- Associated Press - Thursday, January 30, 2020

CONCORD, N.H. (AP) - A New Hampshire House bill that aims to protect public servants from internet harassment went before lawmakers this week.

The bill, backed by Democrats, went before lawmakers Wednesday. It would add cyberstalking, cyberbullying and the practice of revealing a victim’s home address and phone number - known as “doxing” - to an existing state law meant to protect public servants from retaliation and threats of violence.

Nashua Rep. Jan Schmidt told the House Criminal Justice Committee Wednesday she and her family have been bullied online, New Hampshire Public Radio reported, and that all public servants should feel protected.

The intent of the measure is to focus on sustained harassment, not one-time instances of name calling, said Schmidt, who is one of the bill’s lead sponsors.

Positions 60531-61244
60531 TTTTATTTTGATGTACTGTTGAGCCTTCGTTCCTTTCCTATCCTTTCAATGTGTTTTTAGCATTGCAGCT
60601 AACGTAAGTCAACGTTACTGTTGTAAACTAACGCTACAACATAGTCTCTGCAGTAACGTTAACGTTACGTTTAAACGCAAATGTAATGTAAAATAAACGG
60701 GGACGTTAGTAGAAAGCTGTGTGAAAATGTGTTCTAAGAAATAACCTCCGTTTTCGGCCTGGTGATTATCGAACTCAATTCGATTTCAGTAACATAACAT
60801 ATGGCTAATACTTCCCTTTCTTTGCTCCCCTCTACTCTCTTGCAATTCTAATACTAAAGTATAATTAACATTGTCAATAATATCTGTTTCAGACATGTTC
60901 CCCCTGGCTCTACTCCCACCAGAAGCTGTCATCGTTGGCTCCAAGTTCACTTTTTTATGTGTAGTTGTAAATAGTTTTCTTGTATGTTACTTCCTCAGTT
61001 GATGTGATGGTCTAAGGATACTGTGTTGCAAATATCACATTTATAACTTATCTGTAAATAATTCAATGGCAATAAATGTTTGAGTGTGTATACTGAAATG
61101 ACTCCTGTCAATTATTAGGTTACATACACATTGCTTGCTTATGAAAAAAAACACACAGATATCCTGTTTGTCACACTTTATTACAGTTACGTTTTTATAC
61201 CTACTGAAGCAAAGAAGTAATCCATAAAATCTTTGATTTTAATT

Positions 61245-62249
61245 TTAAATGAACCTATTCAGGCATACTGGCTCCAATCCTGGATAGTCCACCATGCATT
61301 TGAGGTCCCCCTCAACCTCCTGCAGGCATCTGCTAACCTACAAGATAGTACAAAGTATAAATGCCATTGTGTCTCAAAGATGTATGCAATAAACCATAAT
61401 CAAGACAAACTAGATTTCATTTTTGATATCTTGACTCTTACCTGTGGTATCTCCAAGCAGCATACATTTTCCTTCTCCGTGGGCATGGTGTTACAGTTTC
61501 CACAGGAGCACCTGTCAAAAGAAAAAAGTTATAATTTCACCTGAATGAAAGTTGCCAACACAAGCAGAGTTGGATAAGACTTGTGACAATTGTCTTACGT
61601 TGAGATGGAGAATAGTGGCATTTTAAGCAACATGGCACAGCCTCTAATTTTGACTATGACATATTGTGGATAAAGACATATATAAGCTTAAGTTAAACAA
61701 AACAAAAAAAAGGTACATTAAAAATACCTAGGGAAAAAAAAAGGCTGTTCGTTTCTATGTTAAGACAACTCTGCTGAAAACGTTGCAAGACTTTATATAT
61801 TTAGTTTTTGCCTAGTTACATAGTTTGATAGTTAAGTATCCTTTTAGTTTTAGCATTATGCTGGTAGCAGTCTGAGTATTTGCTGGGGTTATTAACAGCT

“This is sustained abuse. If it is not written this way, it can be rewritten, and it should be,” she said, “This is about real danger.”



Republicans on the committee questioned the need for bill and some expressed concerns that it could undermine the First Amendment. Others argued that some sponsors of the bill were themselves responsible for inflammatory rhetoric, especially online.

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